When I was growing up, I hardly ever ate salt. Sure, sometimes I would eat chips but my parents never used salt while cooking food and most of my meals were in fact, home cooked (too bad I didn’t appreciate it then!) My parents grew up using salt in their meals, but then all these crazy studies came out saying that salt was pretty much terrible for you as it could contribute to high blood pressure and hypertension and so table salt disappeared from the house.
I gave up coffee in September of 2016. It was a slow transition and one that I was extremely skeptical of. I knew I was suffering with some adrenal fatigue and blood sugar issues though and coffee doesn’t help those situations. You see, when you use coffee to pick you up, your body has to pour out cortisol in response to the caffeine, which in turn stimulates a blood sugar increase. Too much cortisol leaves to a whole host of problems including fatigue, weight gain, hormonal issues, anxiety, etc. I’m not saying that everyone needs to go give up coffee right now, but if you are dealing with any of the above issues you might want to experiment for a couple of weeks and then try that beloved cup of coffee and see how you feel.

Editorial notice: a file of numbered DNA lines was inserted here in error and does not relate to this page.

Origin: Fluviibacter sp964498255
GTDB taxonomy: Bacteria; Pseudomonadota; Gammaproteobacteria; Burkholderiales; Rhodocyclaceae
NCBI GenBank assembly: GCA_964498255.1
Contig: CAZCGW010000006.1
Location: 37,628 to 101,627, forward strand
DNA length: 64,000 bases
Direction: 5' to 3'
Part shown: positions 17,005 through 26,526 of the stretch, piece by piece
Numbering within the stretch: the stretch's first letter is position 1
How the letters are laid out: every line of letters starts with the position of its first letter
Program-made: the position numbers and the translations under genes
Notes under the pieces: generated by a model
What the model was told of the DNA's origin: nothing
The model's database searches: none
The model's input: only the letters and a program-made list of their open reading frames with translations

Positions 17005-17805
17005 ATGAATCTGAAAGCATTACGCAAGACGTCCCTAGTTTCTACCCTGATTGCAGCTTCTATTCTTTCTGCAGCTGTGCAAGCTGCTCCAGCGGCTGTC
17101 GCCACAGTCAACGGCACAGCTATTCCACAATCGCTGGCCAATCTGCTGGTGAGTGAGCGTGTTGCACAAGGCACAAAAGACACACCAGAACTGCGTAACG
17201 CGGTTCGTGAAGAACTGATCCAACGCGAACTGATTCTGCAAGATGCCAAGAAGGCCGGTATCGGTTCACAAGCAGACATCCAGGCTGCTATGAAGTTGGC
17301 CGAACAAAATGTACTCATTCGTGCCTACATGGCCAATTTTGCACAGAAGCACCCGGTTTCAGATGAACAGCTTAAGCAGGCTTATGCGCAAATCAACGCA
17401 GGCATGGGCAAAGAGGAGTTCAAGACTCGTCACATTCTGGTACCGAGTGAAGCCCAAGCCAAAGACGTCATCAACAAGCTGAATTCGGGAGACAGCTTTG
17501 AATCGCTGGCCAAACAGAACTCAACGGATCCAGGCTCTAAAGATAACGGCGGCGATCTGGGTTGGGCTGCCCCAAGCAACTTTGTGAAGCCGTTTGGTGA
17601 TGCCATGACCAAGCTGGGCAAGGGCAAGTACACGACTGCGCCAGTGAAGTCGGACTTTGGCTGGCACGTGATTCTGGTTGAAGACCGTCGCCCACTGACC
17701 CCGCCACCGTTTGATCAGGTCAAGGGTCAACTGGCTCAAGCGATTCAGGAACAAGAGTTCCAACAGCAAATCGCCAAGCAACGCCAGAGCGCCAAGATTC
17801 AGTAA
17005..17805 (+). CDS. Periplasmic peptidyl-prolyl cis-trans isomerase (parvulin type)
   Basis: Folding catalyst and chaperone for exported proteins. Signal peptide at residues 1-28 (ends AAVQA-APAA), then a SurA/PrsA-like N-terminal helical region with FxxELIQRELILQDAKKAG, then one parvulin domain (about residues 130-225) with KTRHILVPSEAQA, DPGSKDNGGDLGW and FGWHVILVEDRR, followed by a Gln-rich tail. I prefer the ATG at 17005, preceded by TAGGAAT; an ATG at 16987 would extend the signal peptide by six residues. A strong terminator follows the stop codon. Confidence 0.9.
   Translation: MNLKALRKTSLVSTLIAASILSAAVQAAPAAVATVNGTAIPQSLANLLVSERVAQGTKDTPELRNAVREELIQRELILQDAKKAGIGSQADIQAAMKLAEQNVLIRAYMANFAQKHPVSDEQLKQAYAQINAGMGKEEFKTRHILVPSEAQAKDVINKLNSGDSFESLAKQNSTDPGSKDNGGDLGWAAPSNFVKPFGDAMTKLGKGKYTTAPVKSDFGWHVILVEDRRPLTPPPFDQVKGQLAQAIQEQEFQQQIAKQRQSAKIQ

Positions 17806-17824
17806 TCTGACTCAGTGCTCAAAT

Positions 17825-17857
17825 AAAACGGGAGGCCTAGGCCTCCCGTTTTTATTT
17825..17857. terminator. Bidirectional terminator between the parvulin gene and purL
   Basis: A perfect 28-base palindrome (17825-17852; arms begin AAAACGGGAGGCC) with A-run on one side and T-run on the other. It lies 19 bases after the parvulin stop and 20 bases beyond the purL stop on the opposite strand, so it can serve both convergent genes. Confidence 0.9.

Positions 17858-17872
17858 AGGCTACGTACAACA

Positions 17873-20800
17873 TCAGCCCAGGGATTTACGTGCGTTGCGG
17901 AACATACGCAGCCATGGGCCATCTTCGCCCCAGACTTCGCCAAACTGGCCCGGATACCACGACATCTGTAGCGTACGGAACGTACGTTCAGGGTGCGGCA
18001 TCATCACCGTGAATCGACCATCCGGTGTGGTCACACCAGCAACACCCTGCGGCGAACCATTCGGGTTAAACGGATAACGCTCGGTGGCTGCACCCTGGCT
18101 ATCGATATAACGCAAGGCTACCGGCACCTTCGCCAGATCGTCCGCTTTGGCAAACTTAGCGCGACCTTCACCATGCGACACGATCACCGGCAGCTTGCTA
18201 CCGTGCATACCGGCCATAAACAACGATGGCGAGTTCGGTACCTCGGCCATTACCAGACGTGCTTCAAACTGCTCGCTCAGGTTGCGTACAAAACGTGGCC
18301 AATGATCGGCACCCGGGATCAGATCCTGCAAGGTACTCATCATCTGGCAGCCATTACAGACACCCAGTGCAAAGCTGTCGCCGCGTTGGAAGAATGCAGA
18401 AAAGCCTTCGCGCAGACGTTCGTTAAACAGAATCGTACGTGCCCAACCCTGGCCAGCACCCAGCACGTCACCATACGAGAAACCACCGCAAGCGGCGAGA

Another Whole30 in the books! I have to say that this one was significantly easier than my first Whole30. I knew what to expect since I had did one before and I was just so ready to make a change. The holidays definitely brought more sweets around than usual and I’ve found that once I start eating sugar, it’s hard for me to stop. And it’s healthy sugar too (at least for the most part!) like Paleo cookies or some dark chocolate after meals. I don’t regret having these things at all, but I think it’s good to give your body a re-set when you find these items creeping into your diet more often than you would prefer.
To start off, this isn’t a post against Whole Foods. I absolutely love Whole Foods and they are one of the main reason I love grocery shopping so much. I think they have an abundance of amazing products and I respect their overall mission. This article could also have been titled, “Not Everything at Trader Joe’s, Wegmans, etc. is healthy” but because Whole Foods is known as the “natural” grocery store, I thought this title was fitting. So, while I am still absolutely espousing the benefits of eating so many of Whole Foods’s organic/local/ natural foods, that doesn’t mean that every food/ product that is carried there fits this criteria.
We’ve all heard before that stress isn’t good for us. It can cause weight gain, fatigue, anxiety, depression, etc. but the real question is why does this happen and what can be done about it? To understand this more, we have to talk about cortisol.